and on every lean camel; they will come from every deep ravine. That they may
witness things that are of benefit to them, and mention the name of Allah on
appointed days over the beast of cattle that He hath bestowed upon them. Then eat
thereof and feed therewith the poor and the destitute. Then eat thereof and feed
therewith the poor and the destitute. Then let them make and end of their
unkemptness and pay their vows and go around the ancient House." (-xxii:27-29)
At the time of Hazrat Ibrahim the world was a slave to the operation of the law of
cause and effect and people had begun to place an excessive reliance on material
aids and resources. It was imagined that causes were absolute and independent in
themselves, and a new kind of fetishism had come up side by side with traditional
idolatry. The life of Hazrat Ibrahim was a revolt against these very image carvers
and idol worshippers. It was a call to pure Monotheism, to unqualified belief in
the Power of God with all its immensity and boundlessness. It was a declaration of
truth that He alone was the Creator of all things, the Prime mover, the causer of
causes, the real Lord and Master, who, when He pleased, separated the causes
from their origins and altered the properties of things. He took away from a thing
what was peculiar to it and brought forth from it an effect that was supposed to be
dissimilar. He made us of whatever He liked and in whatever way He pleased.
"The people had prepared a fire for Hazrat Ibrahim and they cried, Burn him and
stand by your Gods, if ye will be doing anything." (-xxi:68)
But Hazrat Ibrahim knew that the fire was subservient to the Will of Allah. To
burn was not an absolute characteristic of it which could not be taken away but
only a relative attribute that had been placed in it by God as a trust. Its control and
operation lay wholly in His hands who could transform it into a flower-bed in the
twinkling of an eye. With this faith and conviction Hazrat Ibrahim jumped into the
fire and it turned out to be exactly as he had expected.
"We said: O fire, be coolness and peace for Ibrahim. And they wished to set a
snare for him, but We made them the greater losers. (-xxi69-79)
Life was commonly believed to be dependent upon water, field and orchards.
People used to be on the look out for regions to make their home that were suitable
for themselves as well as for their gods, where there was an abundant supply of
water, the soil was rich and facilities for trade and industry were easily obtainable.
But Hazrat Ibrahim acted differently. In utter disregard of the biddings of intellect
and experience, he chose for his small family of a wife and son a dry and barren
valley where not a blade of grass grew and which was also completely cut off
from the outside world and separated from the areas of prosperity. On arriving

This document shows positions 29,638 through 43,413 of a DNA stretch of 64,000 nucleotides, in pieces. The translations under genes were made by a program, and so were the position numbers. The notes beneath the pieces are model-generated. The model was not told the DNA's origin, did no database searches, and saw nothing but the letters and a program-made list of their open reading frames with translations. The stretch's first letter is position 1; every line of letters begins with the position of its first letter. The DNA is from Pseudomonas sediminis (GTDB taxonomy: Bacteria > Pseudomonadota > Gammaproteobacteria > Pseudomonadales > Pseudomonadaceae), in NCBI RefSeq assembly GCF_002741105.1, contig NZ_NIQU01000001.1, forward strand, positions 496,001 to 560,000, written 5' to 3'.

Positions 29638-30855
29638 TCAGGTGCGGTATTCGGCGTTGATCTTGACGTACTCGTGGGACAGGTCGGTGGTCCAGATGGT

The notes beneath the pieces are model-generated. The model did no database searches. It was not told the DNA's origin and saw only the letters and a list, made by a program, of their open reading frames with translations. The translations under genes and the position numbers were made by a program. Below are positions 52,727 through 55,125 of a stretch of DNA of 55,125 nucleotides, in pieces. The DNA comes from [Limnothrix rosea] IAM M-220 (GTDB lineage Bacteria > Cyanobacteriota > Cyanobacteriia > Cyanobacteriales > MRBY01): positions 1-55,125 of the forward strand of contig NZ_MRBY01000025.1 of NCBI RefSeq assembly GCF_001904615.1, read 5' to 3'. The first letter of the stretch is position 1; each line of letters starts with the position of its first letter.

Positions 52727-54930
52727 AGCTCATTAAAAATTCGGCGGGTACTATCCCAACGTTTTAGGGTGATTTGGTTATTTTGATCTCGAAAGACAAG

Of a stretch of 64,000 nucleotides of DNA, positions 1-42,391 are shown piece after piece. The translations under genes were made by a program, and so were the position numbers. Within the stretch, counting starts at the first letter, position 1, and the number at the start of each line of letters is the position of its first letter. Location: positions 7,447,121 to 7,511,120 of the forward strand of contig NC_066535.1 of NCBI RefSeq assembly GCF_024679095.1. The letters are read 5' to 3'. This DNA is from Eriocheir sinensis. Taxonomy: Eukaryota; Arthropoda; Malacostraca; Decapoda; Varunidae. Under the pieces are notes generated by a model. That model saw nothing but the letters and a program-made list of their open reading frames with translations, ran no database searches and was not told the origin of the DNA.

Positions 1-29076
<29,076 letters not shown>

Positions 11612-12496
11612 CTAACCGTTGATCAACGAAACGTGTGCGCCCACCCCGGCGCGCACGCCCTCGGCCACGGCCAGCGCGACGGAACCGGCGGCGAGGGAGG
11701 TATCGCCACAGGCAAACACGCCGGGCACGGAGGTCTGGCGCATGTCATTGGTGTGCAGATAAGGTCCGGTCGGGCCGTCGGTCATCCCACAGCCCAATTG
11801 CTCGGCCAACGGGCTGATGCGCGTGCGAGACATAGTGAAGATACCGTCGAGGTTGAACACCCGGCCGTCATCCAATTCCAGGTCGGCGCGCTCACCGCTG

there he prayed to Allah to enlarge the provision of his posterity, to incline the
hearts of men towards them and to provide them with all kinds of fruit without any
apparent means.
Our Lord! Lo! I have settled some of my posterity in an uncultivable valley near
upto Thy Holy House, Our Lord! that they may establish proper worship; so
incline some hearts of men that they may yarn toward them, and provide Thou
them with fruits in order that they may be thankful. (xiv : 37)
The prayer was granted by Allah, and in what a magnificent manner! Both peace
and sustenance were assured to his succeeding generations and the valley of
Mecca was made the home of fruits and His other bounties.
Have We not established for them a sure sanctuary, Whereunto the produce of all
kind is brought (in trade), a provision from Our Presence? But most of them know
not. (-xxviii: 57)
So let them worship the Lord of this House (of Kabah) Who hath fed them
against hunger. (-cvi : 34)
Hazrat Ibrahim had abandoned his family at a place where not a drop of water was
to be found but Allah caused a spring to gush forth from the parched, stony land.
Water began to gush, from the sand, all by itself, and, even to this day, it has been
going on like that, without an interruption. People drink it and take it home in
barrels. He had left his wife and son in a desolate and uninhabited valley but soon
it began to hum with people drawn from every nook and corner of the world.
Hazrat Ibrahims life was a challenge to the exaggerated materialism and blind
submission to the law of cause and effect of his age, and an affirmation of faith in
the 0mnipotence and Allpowerfulness of God - and it is the unchanging Practice of
the Lord that He makes means and resources subordinate to faith and produce
results from them as are outside the range of human understanding.
By Shakh Abul Hasan Ali Nadwi